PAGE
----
Flashcards in Acute kidney injury Deck (62):
Is acute kidney injury common?
Mortality increases with increasing severity of AKI. T/F
Define acute kidney injury (AKI)
Rapid decrease in kidney function characterised by >26.4mmol rise in serum creatinine OR 50% increase creatinine from baseline OR reduction in urine output
When is AKI defined?
After fluid resuscitation
After obstruction is excluded
Define the stages of AKI
Stage 1 - creatinine rise >26 OR increase 1.5-1.9 reference creatinine
2-2.9 reference creatinine
3 reference creatinine OR increase to >354 OR need for renal replacement therapy
Is AKI usually based on urine production or creatinine? Why?
Because urine output is usually poorly measured on wards
AKI is a diagnosis. T/F
False - it's a description for which there will be an underlying cause
How can you categorise the causes of AKI?
What are some pre-renal causes of AKI?
- diarrhoea & vomiting
- cardiogenic shock
- hepatorenal syndrome
What is hepatorenal syndrome?
Kidney failure as a result of liver failure
Is pre-renal AKI reversible?
Volume depletion can be reversed and AKI can recover
How does angiotensin II affect the kidney?
Efferent arteriolar vasoconstriction and thus increased kidney BP (hydrostatic capillary pressure) and thus increased GFR
How does an ACE inhibitor affect the kidney?
Loss of angiotensin II vasoconstriction and thus no arteriolar constriction (i.e vasodilation) and thus reduced GFR
Why might a patient with diarrhoea and vomiting (i.e volume depletion) who is on an ACE inhibitor present with AKI? How is this prevented?
Reduced volume combined with vasodilation from effects of ACEi causes reduced GFR and hence AKI
Tell patients on ACEi/NSAID/Diuretic to stop drugs during periods of diarrhoea and vomiting
Explain the pathphysiology of AKI
Volume depletion -->
Decreased intravascular volume -->
RAAS system & ADH increase -->
Salt & water retention -->
What happens if pre-renal AKI is missed?
It can lead to acute tubular necrosis
What is acute tubular necrosis? What are the common causes?
Histological diagnosis of a type of AKI (commonest form)
How is pre-renal AKI treated?
Reversal/removal of precipitating factors
- Assess hydration
- Fluid challenge for hypovolaemia
How can you assess the hydration status of a patient?
What types of fluid challenge are indicated in AKI?
Over which level of fluids given, with no clinical improvement, should you seek help?
How are fluid challenges given?
Give fluid bolus, reassess, repeat as needed
Why should dextrose not be given in AKI? Why not hartmans?
It does not go into the intravascular volume
It contains potassium which is not ideal in AKI
What are some causes of renal AKI?
- ANCA associated small vessel - Wegner's, GPA
- lupus nephritis
- post infective
- infective endocarditis
Acute tubular necrosis
Acute interstitial nephritis
- TB infection
Diseases causing inflammation or damage to cells leading to AKI. Which category of AKI does this describe?
How can renal AKI be further subdivided?
What are the symptoms of AKI?
- Constitutional (anorexia, fatigue, etc)
- Nausea and vomiting
- Fluid overload (oedema, SOB)
What are the signs of AKI?
Fluid overload (oedema, hypertension, pulmonary oedema, effusion)
Uraemic (itch, pericarditis)
Which points of a history might point towards AKI?
Diarrhoea and vomiting
Recent contrast (angiogram, etc)
Which clinical results might point towards AKI?
Urinalysis (blood & protein)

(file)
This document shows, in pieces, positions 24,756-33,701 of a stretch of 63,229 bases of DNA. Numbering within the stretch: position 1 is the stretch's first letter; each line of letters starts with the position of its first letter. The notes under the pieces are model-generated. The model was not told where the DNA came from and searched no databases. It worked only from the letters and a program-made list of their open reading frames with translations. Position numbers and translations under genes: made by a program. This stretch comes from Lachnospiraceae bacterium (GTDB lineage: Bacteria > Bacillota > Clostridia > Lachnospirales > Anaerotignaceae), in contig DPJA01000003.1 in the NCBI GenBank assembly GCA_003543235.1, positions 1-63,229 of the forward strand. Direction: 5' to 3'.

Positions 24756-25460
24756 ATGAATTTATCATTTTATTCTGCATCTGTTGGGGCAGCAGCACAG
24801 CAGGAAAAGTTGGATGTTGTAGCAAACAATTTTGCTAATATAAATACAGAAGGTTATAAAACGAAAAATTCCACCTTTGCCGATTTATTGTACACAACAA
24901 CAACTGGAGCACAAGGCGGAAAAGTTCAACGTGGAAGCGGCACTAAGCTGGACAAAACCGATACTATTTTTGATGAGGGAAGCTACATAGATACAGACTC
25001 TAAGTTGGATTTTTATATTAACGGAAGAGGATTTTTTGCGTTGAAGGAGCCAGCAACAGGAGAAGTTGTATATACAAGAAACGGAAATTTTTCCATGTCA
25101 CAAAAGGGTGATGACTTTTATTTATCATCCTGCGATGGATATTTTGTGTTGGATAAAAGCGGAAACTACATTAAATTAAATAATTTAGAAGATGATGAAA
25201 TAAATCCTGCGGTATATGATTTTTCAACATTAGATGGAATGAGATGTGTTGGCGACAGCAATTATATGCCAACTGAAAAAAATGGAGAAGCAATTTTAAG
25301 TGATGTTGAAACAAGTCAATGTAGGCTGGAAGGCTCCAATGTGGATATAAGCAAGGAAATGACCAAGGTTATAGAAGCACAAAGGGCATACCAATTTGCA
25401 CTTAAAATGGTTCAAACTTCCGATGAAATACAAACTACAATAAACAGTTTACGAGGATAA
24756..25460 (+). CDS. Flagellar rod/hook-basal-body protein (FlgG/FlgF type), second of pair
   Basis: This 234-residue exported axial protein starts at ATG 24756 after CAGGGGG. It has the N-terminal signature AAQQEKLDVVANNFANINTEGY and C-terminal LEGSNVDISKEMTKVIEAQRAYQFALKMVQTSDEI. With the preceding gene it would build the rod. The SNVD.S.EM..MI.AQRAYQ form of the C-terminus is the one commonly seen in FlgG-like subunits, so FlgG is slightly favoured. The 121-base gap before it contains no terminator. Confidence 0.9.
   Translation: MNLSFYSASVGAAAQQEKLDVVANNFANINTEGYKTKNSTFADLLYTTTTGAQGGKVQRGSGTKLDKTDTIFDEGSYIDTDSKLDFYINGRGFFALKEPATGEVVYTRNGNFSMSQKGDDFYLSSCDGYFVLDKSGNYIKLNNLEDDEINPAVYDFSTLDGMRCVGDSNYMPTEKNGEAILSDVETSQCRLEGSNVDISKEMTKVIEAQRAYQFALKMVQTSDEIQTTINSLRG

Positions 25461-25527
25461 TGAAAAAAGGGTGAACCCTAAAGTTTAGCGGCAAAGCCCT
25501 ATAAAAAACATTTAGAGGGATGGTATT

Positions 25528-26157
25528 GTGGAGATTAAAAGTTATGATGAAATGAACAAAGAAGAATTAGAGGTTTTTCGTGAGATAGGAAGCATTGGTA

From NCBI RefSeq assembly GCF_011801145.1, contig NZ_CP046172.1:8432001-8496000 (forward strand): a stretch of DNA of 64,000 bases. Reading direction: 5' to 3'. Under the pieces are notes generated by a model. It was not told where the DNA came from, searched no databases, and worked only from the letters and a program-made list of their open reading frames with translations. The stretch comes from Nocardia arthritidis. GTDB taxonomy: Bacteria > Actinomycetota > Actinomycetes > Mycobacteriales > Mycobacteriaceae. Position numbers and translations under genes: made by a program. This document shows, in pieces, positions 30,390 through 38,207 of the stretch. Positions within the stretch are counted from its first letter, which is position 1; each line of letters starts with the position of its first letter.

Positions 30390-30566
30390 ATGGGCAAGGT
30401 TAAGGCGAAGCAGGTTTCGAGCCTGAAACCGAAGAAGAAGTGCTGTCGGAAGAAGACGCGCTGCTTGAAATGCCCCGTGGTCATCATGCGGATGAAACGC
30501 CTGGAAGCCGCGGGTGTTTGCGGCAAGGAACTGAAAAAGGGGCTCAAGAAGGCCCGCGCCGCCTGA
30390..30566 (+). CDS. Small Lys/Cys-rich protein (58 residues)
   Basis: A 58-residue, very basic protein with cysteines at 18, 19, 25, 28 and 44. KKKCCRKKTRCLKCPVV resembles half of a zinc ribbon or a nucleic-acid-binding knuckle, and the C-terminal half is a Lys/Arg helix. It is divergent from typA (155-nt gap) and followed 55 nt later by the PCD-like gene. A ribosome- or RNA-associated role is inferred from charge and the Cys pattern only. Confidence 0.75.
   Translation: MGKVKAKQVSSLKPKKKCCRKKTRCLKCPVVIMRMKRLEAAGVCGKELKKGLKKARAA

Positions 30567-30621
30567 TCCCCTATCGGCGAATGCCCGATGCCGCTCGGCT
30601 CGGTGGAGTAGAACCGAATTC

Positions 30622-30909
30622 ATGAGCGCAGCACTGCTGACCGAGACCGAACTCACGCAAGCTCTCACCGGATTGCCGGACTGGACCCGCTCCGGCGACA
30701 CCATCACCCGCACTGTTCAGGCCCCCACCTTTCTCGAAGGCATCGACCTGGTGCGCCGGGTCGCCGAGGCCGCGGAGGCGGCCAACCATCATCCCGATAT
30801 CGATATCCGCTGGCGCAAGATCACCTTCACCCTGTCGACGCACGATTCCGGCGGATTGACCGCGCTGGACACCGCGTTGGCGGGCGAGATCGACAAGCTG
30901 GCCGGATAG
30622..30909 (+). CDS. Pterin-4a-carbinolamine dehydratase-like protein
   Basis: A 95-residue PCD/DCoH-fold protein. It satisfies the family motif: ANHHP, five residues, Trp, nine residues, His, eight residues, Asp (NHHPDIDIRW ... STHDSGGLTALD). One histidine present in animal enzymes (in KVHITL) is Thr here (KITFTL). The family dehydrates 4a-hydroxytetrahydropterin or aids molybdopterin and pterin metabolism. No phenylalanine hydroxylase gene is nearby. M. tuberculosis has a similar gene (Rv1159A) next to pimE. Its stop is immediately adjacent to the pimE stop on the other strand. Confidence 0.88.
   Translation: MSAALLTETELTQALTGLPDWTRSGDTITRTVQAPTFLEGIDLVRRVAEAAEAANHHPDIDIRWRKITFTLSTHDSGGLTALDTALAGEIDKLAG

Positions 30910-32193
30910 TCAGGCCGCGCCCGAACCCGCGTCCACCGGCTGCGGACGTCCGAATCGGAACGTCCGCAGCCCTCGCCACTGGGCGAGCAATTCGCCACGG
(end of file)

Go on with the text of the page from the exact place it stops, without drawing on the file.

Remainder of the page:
Blood results (anaemia, eosinophilia, raised CK)
Why might sore throat point towards AKI?
Post strep glomerulonephritis
Why might haemoptysis point towards AKI?
What are the triple whammy drugs?
Does myeloma cause anaemia?
Haemorrhage can cause anaemia. T/F
Low calcium and high phosphate points to what?
Vitamin D deficiency perhaps from CKD
What might eosinophilia indicated?
Interstitial nephritis (main cause drugs)
How can compartment syndrome cause AKI?
How would you investigate an AKI?
FBC & coagulation screening
Protein elecrophoresis & bence jones proteinuria (>50 y/o)
Hyperkalaemia is a medical emergency. T/F
Haemolytic uraemic syndrome causes which biochemical derangement?
What might abnormal clotting indicate in relation to AKI?
Sepsis and disseminated intravascular clotting
Blood and protein in the urine indicate which category of AKI?
How is immunology useful in relation to AKI?
ANA (lupus nephritis)
What are the urgent and non-urgent indications for renal biopsy?
Urgent - suspected rapidly progressing GN OR positive immunology
Non-urgent - unexplained AKI
What are the contra-indications to renal biopsy?
Warfarin or aspirin
Hydronephrosis (i.e obstruction0
Is you've fluid resuscitated but blood pressure is still low then what is the next step?
Should nephrotoxic drugs be stopped? What else?
Yes & anti-nephrotics & avoid nephrotoxic/high potassium antibiotics (trimethoprim, gentamicin, co-tramoxazole)
What are the complications of AKI?
Severe acidosis (40)
What is the pathogenesis of post renal AKI? List the causes
Obstruction causing back pressure & hydronephrosis
How is post renal AKI treated?
What is hyperkalaemia associated with?
What is the normal range for potassium?
3.5-5 (>5.5 is hyperkalaemia --> 6.5 is life threatening)
How should hyperkalaemia be assessed once it has been biochemically noted?
Muscle weakness & tingling
How does hyperkalaemia look on an ECG?
Peaked T waves
Prolonged PR interval
Sine wave pattern
How is hyperkalaemia managed?
10ml 10% calcium gluconate
Insulin (actarapid) and dextrose
Calcium resonium (NOT in acute setting)
What are the indications for haemodialysys?
Hyperkalaemia >7 (or >6.5 and non-responsive to treatment)
Severe acidosis (40 + pericardial effusion/rub
How is acidosis treated?
What is the natural history of AKI?
Complete recovery (most)
Recover with progressive renal failure (5-10%)
No recovery (10-15%)
Risk factors for developing AKI?
Co-morbidity (heart failure, liver failure, etc)